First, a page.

Vlas Bashynskyi Chrome Extension Developer

Third Party Cookies Blocked - Explained

If you are using Google Chrome or a different Chromium based browser, you may have seen a warning recently that says something about third party cookies being blocked. In this post I explain what that means, what third party cookies are and why they weren't invited to our party.

What Are Third Party Cookies?

Let's say that you're visiting https://example.com. Let's say that website makes an ajax request to https://example.com/init.php and that request has a set-cookie header. Cookies created with that set-cookie header are first-party cookies because the origin of that ajax request are the same as the hostname of the page that triggered that request.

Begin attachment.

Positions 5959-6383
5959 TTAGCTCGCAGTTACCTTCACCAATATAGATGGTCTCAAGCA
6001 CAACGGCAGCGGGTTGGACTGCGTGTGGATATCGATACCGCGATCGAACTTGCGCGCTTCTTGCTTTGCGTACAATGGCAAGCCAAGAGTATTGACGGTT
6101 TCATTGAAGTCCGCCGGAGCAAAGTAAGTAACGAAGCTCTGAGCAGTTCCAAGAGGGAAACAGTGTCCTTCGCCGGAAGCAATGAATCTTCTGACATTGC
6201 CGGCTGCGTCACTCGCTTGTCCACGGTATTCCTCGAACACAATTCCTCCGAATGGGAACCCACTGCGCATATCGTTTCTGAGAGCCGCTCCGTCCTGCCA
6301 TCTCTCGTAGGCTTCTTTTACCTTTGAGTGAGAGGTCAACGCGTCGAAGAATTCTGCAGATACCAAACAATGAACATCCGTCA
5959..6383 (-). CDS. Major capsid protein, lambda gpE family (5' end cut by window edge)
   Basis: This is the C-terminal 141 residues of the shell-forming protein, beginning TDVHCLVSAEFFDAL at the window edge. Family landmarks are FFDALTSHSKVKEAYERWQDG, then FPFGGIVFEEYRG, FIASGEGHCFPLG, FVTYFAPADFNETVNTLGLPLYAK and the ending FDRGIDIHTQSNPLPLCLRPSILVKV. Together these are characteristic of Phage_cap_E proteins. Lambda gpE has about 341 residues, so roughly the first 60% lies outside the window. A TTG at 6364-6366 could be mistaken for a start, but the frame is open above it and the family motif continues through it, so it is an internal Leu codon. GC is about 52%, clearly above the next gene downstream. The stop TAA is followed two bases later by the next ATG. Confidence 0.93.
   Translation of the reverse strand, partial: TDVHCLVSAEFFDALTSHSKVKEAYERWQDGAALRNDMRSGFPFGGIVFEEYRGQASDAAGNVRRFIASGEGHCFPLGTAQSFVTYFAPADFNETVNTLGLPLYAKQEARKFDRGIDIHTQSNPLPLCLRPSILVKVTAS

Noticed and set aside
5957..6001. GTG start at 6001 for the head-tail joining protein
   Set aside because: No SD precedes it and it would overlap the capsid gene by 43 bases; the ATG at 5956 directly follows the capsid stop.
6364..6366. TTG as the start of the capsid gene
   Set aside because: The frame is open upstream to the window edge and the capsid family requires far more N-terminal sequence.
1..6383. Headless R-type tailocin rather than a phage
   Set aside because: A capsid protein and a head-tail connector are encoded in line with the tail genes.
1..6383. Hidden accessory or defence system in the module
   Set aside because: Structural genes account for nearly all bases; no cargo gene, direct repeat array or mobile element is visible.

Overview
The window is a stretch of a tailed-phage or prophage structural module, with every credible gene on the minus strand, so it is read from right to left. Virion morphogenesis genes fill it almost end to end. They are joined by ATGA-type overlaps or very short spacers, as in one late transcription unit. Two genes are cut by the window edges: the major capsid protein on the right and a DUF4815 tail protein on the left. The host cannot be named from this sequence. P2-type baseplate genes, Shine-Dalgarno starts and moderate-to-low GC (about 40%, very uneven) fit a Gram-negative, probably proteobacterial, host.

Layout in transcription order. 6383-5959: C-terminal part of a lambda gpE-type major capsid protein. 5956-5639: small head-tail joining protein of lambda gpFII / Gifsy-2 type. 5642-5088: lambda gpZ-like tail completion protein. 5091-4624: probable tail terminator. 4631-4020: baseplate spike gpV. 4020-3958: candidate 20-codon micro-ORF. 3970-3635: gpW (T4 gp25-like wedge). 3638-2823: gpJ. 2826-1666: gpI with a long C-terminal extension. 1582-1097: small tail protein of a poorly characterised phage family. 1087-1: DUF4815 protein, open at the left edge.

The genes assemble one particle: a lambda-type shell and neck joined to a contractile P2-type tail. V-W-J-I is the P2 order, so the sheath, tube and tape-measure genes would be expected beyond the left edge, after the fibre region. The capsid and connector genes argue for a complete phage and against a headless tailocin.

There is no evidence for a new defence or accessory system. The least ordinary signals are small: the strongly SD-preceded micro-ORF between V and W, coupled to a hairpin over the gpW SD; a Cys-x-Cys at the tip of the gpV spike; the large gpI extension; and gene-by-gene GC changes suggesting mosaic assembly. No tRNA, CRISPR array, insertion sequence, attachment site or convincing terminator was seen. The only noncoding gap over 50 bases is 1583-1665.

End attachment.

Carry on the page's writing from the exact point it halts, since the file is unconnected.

Now let's say that the same page ( https://example.com ) is using a service to show users funny gifs and it is making a request to https://example-website-with-gifs.com/get-gifs.php to fetch information about what gifs to show. If that request returns a set-cookie header - that cookie will be considered third-party, because it originated from a different origin.

Third-party cookie deprecation

Because of the recent changes to the google chrome browser, these third party cookies will not be allowed by default.

You can read more about it here: Prepare for phasing out third-party cookies and here: Storage Partitioning.

What does this mean for chrome extension development?

If your chrome extension was relying on injecting an iframe that is hosted on a third-party origin and cookies or local storage to store user's access tokens and session data - that will not work anymore. The solution is to start using chrome.storage.local instead.